Georgia Power announced the completion of cold hydro testing for Vogtle Unit 4 near Waynesboro, Georgia. The completion is required to support the last major test remaining for Unit 4, hot functional testing, which is expected to begin by the end of the first quarter of 2023.
Plant Vogtle Units 3 and 4, representing 2,200 MW, are the first nuclear units to be built in the U.S. in more than three decades.
Cost overruns and construction problems have delayed the project. Project partners have disputed over rising construction costs and their stake in the venture. Nuclear fuel load recently begun at Vogtle Unit 3, which is currently expected to come online by the end of the first quarter of 2023. Unit 4 is expected at the end of 2023.
Cold hydro testing of Unit 4 confirmed the reactor’s coolant system functions as designed and verified the welds, joints, pipes and other components of the coolant system and associated high-pressure systems do not leak when under pressure.
As part of the testing, Georgia Power said the reactor coolant system was filled with water and pressurized above-normal operating conditions, then lowered to normal design pressure while comprehensive inspections were conducted to verify the systems meet design standards.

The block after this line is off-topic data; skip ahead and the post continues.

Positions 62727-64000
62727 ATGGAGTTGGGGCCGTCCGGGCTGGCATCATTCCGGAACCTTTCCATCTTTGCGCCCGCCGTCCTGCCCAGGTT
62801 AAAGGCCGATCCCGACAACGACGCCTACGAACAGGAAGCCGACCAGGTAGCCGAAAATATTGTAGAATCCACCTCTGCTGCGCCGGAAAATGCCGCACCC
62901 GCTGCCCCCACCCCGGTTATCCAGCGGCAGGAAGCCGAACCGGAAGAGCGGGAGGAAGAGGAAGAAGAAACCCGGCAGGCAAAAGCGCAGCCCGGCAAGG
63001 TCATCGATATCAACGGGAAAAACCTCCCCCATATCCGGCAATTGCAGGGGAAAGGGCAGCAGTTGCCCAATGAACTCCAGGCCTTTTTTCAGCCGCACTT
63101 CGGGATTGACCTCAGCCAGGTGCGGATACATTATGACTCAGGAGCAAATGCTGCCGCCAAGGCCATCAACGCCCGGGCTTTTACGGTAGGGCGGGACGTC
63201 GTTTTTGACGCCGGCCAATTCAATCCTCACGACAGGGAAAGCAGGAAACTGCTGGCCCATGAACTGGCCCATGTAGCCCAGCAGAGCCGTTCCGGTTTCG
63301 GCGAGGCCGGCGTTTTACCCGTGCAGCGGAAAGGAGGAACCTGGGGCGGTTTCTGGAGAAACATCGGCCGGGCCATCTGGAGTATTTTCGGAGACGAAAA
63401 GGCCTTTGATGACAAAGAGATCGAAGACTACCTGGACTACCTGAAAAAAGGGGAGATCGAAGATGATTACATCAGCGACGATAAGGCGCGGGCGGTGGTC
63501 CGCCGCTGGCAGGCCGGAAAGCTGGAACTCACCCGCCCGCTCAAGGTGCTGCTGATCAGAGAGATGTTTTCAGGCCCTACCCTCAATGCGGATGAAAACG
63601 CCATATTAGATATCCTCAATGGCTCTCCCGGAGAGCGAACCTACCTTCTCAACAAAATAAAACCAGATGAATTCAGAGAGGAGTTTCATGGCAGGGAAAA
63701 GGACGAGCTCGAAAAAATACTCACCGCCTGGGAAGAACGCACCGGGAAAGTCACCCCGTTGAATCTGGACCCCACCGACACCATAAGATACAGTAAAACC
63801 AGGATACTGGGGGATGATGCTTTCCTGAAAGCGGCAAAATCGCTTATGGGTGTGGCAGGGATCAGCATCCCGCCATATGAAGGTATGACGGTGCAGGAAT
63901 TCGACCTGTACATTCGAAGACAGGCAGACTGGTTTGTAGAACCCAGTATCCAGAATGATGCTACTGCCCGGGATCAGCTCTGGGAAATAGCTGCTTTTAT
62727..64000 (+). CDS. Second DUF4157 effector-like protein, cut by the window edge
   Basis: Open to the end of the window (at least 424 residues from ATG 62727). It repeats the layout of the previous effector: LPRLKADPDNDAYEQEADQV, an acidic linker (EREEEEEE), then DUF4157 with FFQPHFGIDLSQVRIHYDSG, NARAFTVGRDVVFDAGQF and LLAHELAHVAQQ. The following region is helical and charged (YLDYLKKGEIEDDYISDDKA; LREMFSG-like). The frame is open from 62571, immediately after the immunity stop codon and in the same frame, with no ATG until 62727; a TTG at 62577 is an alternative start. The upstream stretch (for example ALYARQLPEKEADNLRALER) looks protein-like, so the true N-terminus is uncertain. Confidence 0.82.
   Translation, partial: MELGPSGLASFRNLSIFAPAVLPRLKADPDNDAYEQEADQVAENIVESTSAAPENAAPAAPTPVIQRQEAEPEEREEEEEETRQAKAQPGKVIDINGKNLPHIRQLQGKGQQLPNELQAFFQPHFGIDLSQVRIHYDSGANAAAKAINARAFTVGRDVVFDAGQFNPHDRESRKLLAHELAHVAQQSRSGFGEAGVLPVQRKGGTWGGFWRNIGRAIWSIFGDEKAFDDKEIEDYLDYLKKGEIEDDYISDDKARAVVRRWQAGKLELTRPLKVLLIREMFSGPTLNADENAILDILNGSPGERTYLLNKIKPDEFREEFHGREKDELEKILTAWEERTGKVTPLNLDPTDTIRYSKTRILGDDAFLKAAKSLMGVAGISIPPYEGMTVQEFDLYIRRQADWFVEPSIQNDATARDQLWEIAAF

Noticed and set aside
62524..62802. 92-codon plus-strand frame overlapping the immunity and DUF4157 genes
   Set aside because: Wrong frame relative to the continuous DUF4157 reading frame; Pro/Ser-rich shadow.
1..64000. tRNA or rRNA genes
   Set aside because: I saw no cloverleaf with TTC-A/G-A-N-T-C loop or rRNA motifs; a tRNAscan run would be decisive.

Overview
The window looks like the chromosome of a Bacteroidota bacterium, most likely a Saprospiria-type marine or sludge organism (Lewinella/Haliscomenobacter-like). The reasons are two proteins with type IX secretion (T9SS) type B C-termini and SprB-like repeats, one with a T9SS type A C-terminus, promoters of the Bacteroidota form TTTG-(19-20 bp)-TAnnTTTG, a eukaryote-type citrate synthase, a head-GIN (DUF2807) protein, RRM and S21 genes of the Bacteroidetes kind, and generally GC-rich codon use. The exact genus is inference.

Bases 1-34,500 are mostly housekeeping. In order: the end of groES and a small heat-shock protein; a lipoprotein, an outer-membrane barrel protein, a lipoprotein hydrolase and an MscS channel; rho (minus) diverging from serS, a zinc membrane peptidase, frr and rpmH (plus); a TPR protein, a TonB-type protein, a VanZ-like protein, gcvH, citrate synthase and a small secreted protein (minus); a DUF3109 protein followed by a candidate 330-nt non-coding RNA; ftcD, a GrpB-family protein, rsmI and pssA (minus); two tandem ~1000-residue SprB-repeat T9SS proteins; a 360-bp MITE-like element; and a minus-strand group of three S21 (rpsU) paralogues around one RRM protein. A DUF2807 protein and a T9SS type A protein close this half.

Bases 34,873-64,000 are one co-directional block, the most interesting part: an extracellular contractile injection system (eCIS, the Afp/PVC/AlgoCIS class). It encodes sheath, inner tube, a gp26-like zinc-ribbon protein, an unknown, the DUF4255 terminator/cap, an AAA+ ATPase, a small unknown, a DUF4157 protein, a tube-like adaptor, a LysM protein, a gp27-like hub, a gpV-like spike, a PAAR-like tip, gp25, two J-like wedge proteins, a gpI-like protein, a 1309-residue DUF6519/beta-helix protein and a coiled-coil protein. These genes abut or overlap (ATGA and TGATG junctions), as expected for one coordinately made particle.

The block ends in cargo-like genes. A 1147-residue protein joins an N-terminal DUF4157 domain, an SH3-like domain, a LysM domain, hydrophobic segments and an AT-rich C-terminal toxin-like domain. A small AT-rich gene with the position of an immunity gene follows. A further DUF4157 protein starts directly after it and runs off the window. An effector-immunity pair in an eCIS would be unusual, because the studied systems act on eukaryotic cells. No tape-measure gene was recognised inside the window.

Prior to cold hydro testing, Unit 4 underwent closed vessel testing in November. This process verifies that the pipes and valves in the Unit 4 reactor coolant system are installed as designed and helps ensure safety systems function properly.
To carry out closed vessel testing on the plant’s passive safety systems, Georgia Power said workers installed the reactor vessel head as well as the lower and upper reactor internals and flow restrictors, which will be used during hot functional testing to mimic flow through the reactor core.
Around the same time, the Unit 4 turbine was rotated on its turning gear for the first time, demonstrating the turbine was assembled with quality and that integrated oil systems function as designed.
The main turbine system consists of one high-pressure turbine and four low-pressure turbines. Rotating the turbines on the turning gear ties in all the oil systems and a significant number of supporting systems in the turbine island, which is a separate structure outside of the unit’s nuclear containment building.
Once operational, Georgia Power said the turbine will rotate at 1,800 revolutions per minute, propelled by steam produced by the unit’s two steam generators using heat transferred from the nuclear reactor.
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